Peter Rojas (a freelance writer and co-founder of Gizmodo) just launched a new site: Engadget. From his introduction:
Back in August of 2002 I helped found Gizmodo, the gadgets weblog. It was a labor of love, but never intended as more than a part-time freelance job. After nineteen months I’ve decided to take a risk and launch a new site that will let me do what I want: Blog about gadgets full-time. In partnership with The Weblogs, Inc. Network (WIN), I’ve launched Engadget (www.engadget.com), where I’m already posting obsessively about everything exciting on gadgets and personal technology.
For anyone who loves gadgets, this promises to be a useful site. RSS feeds included as well, so it'll be easy to keep up.
Robert Scoble hits some good points about blogging relationship networks —
The truth is, my RSS News Aggregator is a far better “friends network” than Friendster or Orkut are. The problem is that it's hard to build a real friends network in blogs. Why? Cause you gotta do work. You've gotta read someone every day for a while. You've gotta blog and build up a relationship network. You've gotta link to them. You've gotta smooze with them at conferences and geek dinners. That's all hard.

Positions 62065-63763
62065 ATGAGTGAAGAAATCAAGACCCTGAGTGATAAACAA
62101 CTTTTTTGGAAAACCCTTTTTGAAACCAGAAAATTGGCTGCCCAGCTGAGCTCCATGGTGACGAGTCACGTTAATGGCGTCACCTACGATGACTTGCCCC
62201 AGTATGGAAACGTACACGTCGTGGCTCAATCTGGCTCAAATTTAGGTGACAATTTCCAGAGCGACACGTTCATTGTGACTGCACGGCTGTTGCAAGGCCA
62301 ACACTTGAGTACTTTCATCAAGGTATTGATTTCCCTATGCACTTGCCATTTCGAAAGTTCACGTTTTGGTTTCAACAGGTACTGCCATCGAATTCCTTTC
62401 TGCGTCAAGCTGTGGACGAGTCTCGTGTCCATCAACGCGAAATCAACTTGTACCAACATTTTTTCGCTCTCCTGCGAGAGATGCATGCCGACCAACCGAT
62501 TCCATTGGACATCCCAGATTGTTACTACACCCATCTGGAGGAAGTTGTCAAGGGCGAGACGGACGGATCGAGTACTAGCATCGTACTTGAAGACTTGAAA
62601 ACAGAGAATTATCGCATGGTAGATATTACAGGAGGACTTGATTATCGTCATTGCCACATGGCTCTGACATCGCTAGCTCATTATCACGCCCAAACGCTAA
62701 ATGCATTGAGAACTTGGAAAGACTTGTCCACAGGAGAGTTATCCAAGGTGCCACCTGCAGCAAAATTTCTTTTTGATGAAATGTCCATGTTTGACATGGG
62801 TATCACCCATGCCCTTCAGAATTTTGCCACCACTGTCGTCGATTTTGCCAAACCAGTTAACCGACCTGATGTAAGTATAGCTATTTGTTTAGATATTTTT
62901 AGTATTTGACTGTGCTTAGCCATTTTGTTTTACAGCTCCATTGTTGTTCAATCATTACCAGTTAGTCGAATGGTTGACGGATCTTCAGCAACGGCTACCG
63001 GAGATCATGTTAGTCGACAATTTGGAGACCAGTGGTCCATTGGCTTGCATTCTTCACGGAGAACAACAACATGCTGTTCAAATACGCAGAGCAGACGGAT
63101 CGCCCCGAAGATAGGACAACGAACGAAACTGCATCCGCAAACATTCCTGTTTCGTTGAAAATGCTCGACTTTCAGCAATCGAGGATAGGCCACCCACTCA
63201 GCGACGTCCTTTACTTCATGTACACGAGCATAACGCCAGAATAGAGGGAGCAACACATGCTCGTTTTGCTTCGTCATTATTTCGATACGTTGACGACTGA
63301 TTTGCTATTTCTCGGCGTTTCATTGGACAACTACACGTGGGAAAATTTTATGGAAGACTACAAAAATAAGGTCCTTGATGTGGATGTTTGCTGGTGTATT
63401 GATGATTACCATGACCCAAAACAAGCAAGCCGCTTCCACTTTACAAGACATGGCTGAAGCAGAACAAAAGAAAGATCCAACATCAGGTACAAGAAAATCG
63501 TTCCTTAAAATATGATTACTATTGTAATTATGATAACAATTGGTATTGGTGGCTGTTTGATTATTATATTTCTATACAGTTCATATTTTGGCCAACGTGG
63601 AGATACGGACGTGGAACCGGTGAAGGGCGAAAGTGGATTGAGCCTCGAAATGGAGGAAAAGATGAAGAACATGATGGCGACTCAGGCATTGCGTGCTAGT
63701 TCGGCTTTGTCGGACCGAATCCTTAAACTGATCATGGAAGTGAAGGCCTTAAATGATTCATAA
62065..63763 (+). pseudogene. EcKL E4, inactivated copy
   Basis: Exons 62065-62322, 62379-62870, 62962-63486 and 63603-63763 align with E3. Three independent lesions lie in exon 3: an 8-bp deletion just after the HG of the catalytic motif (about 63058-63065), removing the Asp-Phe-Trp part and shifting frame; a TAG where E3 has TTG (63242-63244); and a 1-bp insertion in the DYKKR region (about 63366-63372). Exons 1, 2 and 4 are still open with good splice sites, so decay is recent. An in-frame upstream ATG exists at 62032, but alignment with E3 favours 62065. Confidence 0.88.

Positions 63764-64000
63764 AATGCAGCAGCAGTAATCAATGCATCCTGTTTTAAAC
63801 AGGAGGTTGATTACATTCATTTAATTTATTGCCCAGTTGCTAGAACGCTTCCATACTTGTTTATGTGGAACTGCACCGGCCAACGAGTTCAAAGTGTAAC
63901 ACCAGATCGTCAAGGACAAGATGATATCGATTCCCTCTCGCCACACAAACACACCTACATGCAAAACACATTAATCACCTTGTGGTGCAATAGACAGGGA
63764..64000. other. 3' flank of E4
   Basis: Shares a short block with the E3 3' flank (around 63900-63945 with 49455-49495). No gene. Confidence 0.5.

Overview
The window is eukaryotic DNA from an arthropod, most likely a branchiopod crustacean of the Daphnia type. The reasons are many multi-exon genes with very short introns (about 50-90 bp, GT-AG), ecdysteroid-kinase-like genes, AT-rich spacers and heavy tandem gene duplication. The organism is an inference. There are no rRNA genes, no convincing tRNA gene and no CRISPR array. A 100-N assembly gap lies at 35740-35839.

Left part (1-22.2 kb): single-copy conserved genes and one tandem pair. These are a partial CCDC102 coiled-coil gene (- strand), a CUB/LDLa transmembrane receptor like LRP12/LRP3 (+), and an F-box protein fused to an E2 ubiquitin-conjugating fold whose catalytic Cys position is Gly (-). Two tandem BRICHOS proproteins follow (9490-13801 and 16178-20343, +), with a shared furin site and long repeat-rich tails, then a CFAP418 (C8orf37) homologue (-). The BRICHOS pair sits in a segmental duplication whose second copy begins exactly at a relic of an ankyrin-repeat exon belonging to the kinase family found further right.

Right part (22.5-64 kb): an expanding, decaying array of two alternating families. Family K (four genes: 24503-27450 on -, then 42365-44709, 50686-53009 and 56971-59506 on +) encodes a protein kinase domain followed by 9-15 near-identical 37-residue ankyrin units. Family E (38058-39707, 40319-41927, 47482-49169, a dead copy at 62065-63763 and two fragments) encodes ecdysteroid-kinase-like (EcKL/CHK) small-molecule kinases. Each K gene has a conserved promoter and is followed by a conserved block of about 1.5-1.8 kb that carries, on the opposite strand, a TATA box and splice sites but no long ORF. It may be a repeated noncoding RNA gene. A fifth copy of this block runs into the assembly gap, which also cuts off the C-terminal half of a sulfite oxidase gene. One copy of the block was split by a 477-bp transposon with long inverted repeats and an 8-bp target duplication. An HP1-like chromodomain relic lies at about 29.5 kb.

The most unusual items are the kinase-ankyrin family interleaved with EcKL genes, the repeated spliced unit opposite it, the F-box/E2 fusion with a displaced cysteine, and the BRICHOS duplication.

But Friendster, Orkut, and Linked In, all promise a shortcut. “Get 100 friends without doing any work” they all seem to promise me. Hogwash. You want a relationship network? You gotta do it the hard way.
I've joined Orkut and LinkedIn and have build a moderate set of links with people I've worked with, but I've been underwhelmed so far. Other than the sign-up process and the quest to grow your network, there doesn't seem to be much going on in those groups. On the other hand, I'm reading blogs constantly, so perhaps that's where the relationship gold is going to be found.